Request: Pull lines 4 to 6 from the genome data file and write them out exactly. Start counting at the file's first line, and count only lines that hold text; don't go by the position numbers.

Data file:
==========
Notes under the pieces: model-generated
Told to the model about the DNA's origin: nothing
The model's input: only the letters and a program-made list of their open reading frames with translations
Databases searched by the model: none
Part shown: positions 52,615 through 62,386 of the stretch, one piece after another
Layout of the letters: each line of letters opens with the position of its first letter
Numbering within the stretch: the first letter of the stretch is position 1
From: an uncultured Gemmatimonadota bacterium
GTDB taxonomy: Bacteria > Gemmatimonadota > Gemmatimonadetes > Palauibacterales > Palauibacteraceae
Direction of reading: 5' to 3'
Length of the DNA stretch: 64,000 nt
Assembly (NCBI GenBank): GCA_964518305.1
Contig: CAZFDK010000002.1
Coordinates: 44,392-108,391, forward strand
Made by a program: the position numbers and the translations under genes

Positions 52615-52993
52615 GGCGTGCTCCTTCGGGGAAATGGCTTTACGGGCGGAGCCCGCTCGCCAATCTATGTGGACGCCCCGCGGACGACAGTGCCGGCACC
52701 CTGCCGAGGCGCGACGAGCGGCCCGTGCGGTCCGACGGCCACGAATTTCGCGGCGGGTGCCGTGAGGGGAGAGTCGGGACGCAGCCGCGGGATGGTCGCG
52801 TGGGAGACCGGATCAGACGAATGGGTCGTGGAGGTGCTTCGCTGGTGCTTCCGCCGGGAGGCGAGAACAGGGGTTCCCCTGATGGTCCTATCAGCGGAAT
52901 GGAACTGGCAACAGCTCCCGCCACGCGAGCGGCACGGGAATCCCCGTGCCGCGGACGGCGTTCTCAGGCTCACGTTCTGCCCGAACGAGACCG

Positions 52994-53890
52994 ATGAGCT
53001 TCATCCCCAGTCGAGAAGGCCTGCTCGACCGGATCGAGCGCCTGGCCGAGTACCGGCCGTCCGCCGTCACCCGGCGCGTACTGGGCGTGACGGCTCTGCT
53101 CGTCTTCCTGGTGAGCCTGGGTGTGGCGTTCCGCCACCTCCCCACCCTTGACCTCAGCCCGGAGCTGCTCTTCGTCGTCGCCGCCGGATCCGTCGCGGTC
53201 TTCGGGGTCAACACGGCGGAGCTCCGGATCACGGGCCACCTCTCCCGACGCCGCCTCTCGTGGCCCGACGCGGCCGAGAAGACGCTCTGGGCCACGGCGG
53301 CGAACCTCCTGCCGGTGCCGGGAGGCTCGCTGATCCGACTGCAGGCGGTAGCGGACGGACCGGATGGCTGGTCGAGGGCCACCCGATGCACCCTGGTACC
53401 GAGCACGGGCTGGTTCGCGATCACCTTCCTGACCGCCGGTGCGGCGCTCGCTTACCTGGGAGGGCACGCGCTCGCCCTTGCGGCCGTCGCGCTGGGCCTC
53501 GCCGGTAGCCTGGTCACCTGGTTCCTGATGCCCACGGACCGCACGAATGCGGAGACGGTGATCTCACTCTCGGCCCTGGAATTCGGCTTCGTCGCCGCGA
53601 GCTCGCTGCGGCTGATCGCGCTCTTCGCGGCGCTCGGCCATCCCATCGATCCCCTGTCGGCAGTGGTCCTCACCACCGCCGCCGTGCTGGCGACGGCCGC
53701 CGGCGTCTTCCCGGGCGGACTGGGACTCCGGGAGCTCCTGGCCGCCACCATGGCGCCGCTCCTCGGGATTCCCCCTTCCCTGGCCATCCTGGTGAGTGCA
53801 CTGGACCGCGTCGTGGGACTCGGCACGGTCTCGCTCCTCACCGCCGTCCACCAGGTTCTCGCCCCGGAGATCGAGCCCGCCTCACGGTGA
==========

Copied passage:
Databases searched by the model: none
Part shown: positions 52,615 through 62,386 of the stretch, one piece after another
Layout of the letters: each line of letters opens with the position of its first letter